Apr
8
1972
<em>P-122d</em>
 

Manfred Mohr
P-122d, 1972
Plotter drawing ink on paper
22.5 x 22.5 in / 57.2 x 57.2 cm, framed

Mohr’s work is an important bridge between handmade manipulations and machine-calculated structures in art. His demonstrated interest in process, language and line texture are revealed in in early abstract painted works, prior to his discovery of the computer as a tool for art.

This particular drawing is part of Mohr’s early algorithmic work phase (1969-72, following an interest in hard edge painting) which emphasized a “formalism” of the software medium: logical and automatic construction of pictures. In this work phase, the left-to-right linear composition is also influenced by Mohr’s observation of the way a computer-controlled drawing machine (the Benson plotter) drags ink across the paper, as if it were written in a script.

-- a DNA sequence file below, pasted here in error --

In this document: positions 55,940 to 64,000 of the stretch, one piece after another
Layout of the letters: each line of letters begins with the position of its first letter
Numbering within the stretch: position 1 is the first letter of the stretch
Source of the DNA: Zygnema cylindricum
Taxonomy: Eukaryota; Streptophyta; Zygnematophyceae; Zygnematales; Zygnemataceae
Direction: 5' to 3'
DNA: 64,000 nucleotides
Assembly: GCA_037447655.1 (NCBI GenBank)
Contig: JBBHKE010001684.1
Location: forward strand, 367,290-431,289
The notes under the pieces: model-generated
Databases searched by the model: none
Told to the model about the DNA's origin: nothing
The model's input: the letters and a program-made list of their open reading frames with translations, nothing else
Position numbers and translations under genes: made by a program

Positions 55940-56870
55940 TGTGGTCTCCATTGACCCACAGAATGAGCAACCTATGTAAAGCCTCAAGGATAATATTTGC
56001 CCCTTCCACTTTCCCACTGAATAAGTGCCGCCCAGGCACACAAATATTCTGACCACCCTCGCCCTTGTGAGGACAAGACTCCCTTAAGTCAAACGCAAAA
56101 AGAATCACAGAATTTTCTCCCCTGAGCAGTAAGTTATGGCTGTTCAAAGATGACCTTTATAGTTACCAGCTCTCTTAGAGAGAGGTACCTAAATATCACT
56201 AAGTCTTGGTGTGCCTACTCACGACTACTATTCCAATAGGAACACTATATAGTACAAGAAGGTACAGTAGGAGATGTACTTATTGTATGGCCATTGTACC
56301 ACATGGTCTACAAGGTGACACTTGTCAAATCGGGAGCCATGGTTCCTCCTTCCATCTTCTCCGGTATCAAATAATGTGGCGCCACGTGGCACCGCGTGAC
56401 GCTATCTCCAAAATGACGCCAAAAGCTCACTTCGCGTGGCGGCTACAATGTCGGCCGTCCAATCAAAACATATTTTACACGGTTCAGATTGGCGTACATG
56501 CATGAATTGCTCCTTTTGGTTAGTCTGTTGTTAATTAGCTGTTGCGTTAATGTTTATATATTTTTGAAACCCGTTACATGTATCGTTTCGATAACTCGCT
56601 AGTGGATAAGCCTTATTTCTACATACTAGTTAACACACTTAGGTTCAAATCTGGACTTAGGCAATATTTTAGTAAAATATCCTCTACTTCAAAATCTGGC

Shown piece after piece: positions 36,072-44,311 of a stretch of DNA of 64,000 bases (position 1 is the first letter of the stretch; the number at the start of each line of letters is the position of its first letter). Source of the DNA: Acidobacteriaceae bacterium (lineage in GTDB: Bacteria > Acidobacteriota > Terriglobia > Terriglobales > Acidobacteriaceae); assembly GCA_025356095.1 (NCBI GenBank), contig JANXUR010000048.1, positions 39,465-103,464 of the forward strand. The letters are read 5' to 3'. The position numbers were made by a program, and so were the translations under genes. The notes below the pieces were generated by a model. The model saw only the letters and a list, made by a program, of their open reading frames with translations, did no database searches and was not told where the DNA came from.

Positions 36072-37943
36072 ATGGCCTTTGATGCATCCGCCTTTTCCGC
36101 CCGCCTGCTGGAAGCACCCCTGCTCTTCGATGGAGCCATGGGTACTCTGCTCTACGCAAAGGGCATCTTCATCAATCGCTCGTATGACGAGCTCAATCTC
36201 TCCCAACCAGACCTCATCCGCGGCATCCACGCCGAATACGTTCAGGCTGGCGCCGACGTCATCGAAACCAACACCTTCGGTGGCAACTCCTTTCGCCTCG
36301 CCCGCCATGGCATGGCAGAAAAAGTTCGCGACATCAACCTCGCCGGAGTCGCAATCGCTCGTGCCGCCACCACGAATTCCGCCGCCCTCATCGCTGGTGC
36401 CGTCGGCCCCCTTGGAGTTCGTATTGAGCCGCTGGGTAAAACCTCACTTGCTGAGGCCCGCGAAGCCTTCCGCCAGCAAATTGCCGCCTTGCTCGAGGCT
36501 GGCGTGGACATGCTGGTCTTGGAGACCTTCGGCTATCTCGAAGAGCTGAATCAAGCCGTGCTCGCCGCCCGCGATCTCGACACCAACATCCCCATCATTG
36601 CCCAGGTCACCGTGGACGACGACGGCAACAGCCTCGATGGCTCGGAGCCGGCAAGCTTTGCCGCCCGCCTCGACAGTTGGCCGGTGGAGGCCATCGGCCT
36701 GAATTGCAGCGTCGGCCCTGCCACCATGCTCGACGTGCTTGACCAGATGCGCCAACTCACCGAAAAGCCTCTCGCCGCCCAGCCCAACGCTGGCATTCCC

Typical of his early algorithmic work, this piece links line to language, process and conceptual systems. Mohr calculated the image using a program that he authored in the FORTRAN language. With a choice of different line characteristics, an alphabet of randomly generated elements is created.

Long-standing is Mohr’s interest in signs and automatic writing. The concept for this drawing is based on rules that define an abstract text or script.

mm_p122d_det_w

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